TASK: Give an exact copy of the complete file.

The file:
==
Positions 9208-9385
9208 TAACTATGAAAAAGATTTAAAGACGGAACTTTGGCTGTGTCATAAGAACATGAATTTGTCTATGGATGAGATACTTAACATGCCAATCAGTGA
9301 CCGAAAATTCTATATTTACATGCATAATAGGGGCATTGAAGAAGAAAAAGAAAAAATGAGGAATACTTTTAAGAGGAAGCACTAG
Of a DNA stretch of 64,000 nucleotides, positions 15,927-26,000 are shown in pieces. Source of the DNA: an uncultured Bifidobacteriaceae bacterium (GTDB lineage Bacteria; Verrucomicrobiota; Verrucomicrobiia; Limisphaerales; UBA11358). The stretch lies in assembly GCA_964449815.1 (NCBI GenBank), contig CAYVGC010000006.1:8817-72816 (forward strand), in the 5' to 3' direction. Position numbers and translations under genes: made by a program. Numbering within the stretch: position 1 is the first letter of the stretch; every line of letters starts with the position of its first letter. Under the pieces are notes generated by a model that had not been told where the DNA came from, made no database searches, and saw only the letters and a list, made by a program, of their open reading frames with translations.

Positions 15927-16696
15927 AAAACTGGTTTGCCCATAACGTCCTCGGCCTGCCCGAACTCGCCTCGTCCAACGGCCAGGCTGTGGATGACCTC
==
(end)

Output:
Positions 9208-9385
9208 TAACTATGAAAAAGATTTAAAGACGGAACTTTGGCTGTGTCATAAGAACATGAATTTGTCTATGGATGAGATACTTAACATGCCAATCAGTGA
9301 CCGAAAATTCTATATTTACATGCATAATAGGGGCATTGAAGAAGAAAAAGAAAAAATGAGGAATACTTTTAAGAGGAAGCACTAG
Of a DNA stretch of 64,000 nucleotides, positions 15,927-26,000 are shown in pieces. Source of the DNA: an uncultured Bifidobacteriaceae bacterium (GTDB lineage Bacteria; Verrucomicrobiota; Verrucomicrobiia; Limisphaerales; UBA11358). The stretch lies in assembly GCA_964449815.1 (NCBI GenBank), contig CAYVGC010000006.1:8817-72816 (forward strand), in the 5' to 3' direction. Position numbers and translations under genes: made by a program. Numbering within the stretch: position 1 is the first letter of the stretch; every line of letters starts with the position of its first letter. Under the pieces are notes generated by a model that had not been told where the DNA came from, made no database searches, and saw only the letters and a list, made by a program, of their open reading frames with translations.

Positions 15927-16696
15927 AAAACTGGTTTGCCCATAACGTCCTCGGCCTGCCCGAACTCGCCTCGTCCAACGGCCAGGCTGTGGATGACCTC